This week’s release of “Horrible Bosses” made me think of some of the other terrible bosses in movies.  Here are some of the bosses we love to hate on screen.  Who am I leaving out?  And which movie boss is most like your all-time worst boss?

The all-time bad movie boss champ has to be Kevin Spacey, who adds to his list by appearing in “Horrible Bosses” as a cruel, manipulative, and paranoid company president.  I’m going to limit him to two on this list, but could choose others as well.

1.  Kevin Spacey in Glengarry Glen Ross There’s no meaner workplace in cinema history than this brutal and back-stabbing real estate company.  Spacey’s electrifying performance shows that his self-loathing is only exceeded by his contempt for everyone around him.  (Special credit to Alec Baldwin for a stunning turn as a guy from the home office brought in to give a pep talk:  “Second prize is a set of steak knives. Third prize is you’re fired.”)

2. Kevin Spacey in Swimming With Sharks Reportedly, this screenplay was inspired by the author’s own experience.  The assistant in the story gets his revenge on his sadistic bully of boss by torturing him, but in real life he just put his most appalling behavior up on screen.

3.  Gary Cole in Office Space He doesn’t yell.  He does not insult his staff.  He is just massively inconsiderate, making inane and dehumanizing and agonizingly insincere “requests.”  I don’t know which is worse — the cover on the TPS reports or Hawaiian Shirt Day.  (Special credit to screenwriter Mike Judge, the movie’s screenwriter, as Jennifer Aniston’s boss at Chotchkie’s, who tells her she should have more than the minimum flair.)

http://www.youtube.com/watch?v=_IwzZYRejZQ

4. Sandra Bullock in The Proposal Everyone is terrified of this greyhound-slim and rattlesnake-mean editor, who can make the slightest error into a career-killer.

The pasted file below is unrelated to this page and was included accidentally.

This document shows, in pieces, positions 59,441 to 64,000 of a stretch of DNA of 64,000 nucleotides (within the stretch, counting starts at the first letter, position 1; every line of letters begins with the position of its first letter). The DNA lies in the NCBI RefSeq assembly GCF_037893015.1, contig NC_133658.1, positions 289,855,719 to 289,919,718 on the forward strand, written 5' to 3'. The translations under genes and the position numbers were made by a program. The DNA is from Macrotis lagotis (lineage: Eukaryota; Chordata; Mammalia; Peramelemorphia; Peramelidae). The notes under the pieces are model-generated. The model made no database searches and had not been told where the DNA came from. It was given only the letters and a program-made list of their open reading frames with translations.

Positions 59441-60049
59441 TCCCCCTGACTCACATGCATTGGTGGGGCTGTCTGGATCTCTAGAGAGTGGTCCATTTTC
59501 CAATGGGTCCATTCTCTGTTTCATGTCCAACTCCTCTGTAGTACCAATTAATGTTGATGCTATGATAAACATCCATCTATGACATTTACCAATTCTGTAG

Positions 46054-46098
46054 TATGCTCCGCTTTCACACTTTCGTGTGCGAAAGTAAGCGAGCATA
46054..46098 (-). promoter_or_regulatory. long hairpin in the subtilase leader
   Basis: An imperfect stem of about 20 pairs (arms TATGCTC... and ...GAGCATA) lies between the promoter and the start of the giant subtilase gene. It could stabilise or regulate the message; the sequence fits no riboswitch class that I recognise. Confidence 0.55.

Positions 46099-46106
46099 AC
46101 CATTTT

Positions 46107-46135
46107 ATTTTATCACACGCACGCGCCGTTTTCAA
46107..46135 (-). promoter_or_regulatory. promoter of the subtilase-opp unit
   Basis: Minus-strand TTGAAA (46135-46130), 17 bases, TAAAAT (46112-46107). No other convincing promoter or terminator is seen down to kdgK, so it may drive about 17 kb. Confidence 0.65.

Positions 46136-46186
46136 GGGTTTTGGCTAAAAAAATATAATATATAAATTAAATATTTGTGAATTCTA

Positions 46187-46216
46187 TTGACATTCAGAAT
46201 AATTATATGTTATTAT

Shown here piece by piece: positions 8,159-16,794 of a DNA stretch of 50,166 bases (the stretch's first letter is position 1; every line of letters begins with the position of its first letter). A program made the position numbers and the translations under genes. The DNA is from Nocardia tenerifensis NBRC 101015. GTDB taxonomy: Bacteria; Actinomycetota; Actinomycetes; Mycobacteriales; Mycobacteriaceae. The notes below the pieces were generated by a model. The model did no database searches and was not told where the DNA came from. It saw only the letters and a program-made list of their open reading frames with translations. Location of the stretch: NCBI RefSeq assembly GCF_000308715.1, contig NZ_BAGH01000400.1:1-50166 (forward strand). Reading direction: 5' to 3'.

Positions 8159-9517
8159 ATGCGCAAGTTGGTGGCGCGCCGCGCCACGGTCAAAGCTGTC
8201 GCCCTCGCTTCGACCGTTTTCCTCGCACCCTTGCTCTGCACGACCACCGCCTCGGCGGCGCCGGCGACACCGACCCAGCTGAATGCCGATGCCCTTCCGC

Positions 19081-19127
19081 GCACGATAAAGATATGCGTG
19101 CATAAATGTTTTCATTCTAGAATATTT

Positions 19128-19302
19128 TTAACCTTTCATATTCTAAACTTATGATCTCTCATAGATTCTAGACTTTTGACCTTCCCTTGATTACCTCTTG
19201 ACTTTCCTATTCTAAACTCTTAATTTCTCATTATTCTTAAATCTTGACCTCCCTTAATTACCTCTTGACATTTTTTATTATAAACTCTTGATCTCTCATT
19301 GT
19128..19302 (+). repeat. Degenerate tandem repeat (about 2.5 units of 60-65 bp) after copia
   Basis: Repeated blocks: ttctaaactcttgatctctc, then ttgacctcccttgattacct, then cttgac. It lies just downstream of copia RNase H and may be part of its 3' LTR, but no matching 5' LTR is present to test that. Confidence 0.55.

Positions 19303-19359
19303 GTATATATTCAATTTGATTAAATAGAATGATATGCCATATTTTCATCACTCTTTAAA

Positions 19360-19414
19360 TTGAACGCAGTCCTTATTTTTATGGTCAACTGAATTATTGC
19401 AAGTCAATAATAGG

5.  Fred MacMurray in The Apartment Jack Lemmon discovers that the only way to get ahead in this enormous insurance company is to let the boss use your apartment for his assignations.

6. Sigourney Weaver in Working Girl She pretends to support her assistant’s dreams for advancement, but instead, she steals her ideas.  I love her line about why she is sure her boyfriend (Harrison Ford in a magnificent performance) will propose: “We’re in the same city now, I’ve indicated that I’m receptive to an offer, I’ve cleared the month of June… and I am, after all, me.”

7. Dabney Coleman in 9 to 5 Based on interviews with many working women, Coleman’s character was designed to exemplify just about every awful characteristic: lazy, sexist, dishonest, incompetent, and predatory.

8. Alistair Sim in A Christmas Carol Until he learns a lesson from the three Christmas ghosts, Scrooge is a demanding, nasty, and of course very cheap boss who keeps poor Bob Cratchit underpaid and shivering in the cold.

9. Charles Laughton in Mutiny on the Bounty Based on a real-life story, Laughton plays Captain Bligh, whose cruel treatment of his men led to a mutiny, putting him off the ship in a launch.  (The real-life Bligh was exonerated after making it back to England in what is still an un-matched feat of navigational skill.)

http://www.youtube.com/watch?v=OtmV2tpbnjA

10. Denzel Washington in Training Day Ethan Hawke plays a young police officer assigned to work with Washington’s character, a corrupt narcotics detective who manipulates and blackmails him, drawing him into a quagmire of corruption.  Washington won an Oscar for his dazzling performance of a man who loves control but is losing his capacity to maintain it.

Dishonorable mention: Paul Giamatti as Howard Stern’s boss in “Private Parts,” Meryl Streep in “The Devil Wears Prada,” Laura Linney in “The Nanny Diaries,” and Tom Cruise in “Tropic Thunder”

Many thanks to David Apatoff and Christopher Orr for sharing their suggestions.